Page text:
Wednesday, June 19, 2024

Blazing a trail for new enclosure standards in modern railway infrastructure

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A landmark rail project in Stuttgart, Germany, is heralding a new standard for rail infrastructure in Europe and possibly even worldwide.  More than a decade in the making, the €7 billion Stuttgart-Ulm – or Stuttgart 21 – rail project, one of the most complex in modern times, comprises a fundamental reorganising of the rail node on the busy east-west main line from Paris to Budapest.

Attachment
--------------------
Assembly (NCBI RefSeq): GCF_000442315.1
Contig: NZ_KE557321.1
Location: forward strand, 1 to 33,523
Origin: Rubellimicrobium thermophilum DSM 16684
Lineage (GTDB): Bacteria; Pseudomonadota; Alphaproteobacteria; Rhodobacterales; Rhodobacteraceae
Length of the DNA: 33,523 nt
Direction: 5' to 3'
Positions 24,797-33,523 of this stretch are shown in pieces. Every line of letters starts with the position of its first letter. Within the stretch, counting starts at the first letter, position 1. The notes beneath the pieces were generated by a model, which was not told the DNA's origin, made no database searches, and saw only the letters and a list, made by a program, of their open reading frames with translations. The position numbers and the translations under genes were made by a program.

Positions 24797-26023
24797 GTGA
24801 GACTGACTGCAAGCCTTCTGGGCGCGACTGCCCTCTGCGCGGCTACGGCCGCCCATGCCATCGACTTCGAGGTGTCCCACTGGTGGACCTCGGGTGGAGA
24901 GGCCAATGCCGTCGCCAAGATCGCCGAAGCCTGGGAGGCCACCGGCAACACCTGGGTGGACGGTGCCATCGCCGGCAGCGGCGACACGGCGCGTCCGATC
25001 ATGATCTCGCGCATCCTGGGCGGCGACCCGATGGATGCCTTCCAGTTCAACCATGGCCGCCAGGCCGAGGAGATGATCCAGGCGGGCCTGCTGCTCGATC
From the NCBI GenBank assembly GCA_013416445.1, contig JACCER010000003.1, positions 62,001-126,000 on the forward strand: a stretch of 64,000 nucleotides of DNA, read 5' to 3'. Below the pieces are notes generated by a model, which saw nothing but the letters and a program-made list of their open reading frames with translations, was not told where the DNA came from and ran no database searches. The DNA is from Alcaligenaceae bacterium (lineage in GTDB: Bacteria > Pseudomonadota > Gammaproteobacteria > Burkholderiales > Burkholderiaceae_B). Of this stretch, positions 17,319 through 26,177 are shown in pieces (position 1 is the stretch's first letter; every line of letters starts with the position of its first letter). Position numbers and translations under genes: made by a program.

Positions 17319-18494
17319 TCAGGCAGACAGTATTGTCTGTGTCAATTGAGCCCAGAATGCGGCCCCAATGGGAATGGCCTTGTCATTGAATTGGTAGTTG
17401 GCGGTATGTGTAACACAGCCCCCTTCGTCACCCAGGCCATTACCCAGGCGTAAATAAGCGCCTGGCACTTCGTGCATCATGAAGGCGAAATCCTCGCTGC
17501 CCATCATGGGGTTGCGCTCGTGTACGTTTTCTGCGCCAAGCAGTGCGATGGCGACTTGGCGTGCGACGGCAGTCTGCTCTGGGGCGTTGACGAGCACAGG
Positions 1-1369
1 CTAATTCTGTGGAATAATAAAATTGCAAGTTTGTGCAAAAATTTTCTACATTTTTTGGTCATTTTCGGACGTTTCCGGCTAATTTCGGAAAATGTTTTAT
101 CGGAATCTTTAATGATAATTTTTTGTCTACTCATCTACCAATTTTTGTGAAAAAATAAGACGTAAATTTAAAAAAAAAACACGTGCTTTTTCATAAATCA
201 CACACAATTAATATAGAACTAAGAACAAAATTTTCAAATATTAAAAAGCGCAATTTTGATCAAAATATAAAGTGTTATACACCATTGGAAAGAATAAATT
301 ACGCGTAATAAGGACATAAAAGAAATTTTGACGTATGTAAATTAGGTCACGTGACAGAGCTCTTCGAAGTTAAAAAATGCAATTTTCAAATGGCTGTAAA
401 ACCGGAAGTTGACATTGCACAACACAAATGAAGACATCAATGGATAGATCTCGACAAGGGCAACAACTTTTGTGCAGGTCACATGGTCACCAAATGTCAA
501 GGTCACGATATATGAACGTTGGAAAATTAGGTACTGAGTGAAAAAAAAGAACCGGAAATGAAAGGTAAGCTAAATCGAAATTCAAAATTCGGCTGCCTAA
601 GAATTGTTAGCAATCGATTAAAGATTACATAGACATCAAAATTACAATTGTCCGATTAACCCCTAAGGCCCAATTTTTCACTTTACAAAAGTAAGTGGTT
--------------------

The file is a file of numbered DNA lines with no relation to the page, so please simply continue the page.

Apart from four new stations, it will create 35 miles of high-speed tracks and equip the city’s S-Bahn trains with European Rail Traffic Management System (ERTMS) Automatic Train Operation (ATO) digital signalling technology for the first time in Germany. More than 200 regional trains will also be retrofitted with this signalling and train operating technology, some of the most sophisticated outside Asia and the Middle East. 

It includes point machines providing electrohydraulic rail switch control, axel counters that detect whether sections of track are clear or occupied, and other sensors essential to the safe, smooth and reliable operation of services at the station.  

Eyes on the future